Peter is a Cambridge don, widowed father of identical twins. Mina is a single mother, struggling to make ends meet with her call centre job and worrying about her wayward teenage sister. Both are miles apart, but their situations are similar. When their worlds collide after Peter drives his car into a tree stump and calls Mina’s insurance centre, they discover how much they have in common. They also learn about themselves, love, parenthood, and how small things can connect people.
Now firstly, I have to say that Crossed Wires is an adult book, not a teenage book, and it reads as such. Not that the content is graphic (I’d say at most the book would be rated a 12A), but in terms of its style. Crossed Wires is what I would call a gentle book. It’s character-driven instead of sensational, think of an indie character based film as opposed to an action blockbuster. The characters are utterly believable and completely sympathetic. The plot is also, for the most part, surprisingly plausible. The idea of two people meeting through a call centre is completely unlikely, but Rosy Thornton has injected exactly the correct amount of believability to their interactions, and created the right circumstances to allow their relationship to progress naturally.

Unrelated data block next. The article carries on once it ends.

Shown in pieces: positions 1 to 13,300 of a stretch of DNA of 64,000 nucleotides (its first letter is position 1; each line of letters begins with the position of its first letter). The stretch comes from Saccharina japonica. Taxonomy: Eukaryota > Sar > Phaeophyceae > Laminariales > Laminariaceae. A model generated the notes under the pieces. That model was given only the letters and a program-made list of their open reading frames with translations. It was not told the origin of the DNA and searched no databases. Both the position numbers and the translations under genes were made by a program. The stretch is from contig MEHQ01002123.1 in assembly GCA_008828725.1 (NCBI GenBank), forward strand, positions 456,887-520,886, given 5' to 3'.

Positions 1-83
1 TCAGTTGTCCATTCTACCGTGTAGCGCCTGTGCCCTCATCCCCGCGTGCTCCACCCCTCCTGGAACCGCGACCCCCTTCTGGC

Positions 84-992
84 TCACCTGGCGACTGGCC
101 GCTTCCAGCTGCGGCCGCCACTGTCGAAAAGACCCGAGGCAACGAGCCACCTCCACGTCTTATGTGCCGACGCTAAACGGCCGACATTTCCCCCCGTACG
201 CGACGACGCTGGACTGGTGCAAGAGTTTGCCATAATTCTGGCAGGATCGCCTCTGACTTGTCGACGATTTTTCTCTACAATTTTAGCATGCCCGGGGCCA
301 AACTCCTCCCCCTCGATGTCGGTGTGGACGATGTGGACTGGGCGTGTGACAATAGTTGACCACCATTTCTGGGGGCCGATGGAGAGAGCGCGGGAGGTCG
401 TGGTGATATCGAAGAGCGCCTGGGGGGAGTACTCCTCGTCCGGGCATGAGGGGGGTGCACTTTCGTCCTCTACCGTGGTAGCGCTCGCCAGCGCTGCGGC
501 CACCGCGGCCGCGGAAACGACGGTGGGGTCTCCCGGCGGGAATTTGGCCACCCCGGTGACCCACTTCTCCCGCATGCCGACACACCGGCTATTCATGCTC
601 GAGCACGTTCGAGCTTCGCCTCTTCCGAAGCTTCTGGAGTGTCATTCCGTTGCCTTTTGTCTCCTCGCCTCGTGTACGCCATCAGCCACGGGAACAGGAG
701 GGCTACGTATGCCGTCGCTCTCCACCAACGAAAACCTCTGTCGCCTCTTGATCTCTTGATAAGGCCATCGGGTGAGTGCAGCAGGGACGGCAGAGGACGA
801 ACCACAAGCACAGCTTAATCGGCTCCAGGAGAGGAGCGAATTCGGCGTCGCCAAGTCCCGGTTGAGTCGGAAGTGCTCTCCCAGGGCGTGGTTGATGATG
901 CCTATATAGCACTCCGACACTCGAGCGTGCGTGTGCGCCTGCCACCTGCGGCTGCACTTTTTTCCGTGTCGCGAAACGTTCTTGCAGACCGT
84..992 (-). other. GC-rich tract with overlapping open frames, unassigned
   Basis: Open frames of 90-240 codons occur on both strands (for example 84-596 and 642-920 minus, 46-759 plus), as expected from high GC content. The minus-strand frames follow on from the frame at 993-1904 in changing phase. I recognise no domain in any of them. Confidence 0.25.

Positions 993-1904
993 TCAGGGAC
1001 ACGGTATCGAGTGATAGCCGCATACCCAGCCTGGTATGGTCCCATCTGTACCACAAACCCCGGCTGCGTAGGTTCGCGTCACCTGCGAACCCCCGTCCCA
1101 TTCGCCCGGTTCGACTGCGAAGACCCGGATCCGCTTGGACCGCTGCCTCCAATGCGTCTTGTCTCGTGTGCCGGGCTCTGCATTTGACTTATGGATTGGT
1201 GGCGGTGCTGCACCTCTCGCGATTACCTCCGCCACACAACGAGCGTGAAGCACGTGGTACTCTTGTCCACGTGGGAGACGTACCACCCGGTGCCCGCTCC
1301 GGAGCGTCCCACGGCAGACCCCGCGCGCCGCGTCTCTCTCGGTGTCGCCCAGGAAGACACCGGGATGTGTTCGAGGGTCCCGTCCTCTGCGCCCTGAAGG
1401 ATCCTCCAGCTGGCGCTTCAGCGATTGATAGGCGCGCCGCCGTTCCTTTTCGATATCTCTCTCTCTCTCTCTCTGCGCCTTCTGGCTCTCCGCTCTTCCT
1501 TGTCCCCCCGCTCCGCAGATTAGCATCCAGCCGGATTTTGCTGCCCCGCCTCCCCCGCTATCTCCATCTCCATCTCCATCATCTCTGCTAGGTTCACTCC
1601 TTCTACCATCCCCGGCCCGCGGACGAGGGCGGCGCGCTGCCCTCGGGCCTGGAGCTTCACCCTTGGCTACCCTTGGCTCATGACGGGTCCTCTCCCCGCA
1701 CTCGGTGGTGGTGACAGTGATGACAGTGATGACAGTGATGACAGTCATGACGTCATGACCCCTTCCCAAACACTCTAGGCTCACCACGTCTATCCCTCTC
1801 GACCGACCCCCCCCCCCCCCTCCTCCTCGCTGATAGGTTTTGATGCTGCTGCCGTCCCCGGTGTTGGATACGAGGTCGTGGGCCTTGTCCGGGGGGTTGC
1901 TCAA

A huge part of this book focuses on parenthood, which doesn’t necessarily alienate teen readers, as it’s done in an interesting and thought-provoking way. However, the slow pace, the seeming insignificance of the story, are things less common in young adult than adult literature. The book also felt, to me, a little bit too surgical. It was academic in its precision to detail, which dampened my interest in the storyline somewhat.
I do feel that many teens will enjoy Crossed Wires just as many adults will. It’s a masterful piece of writing, warm and hopeful. As long as teenage readers are aware that they are reading an ‘Adult’ novel, that the structure and writing style are rather academic, then I think they’ll find Crossed Wires an interesting read. It’s certainly beautifully written and deserving of praise.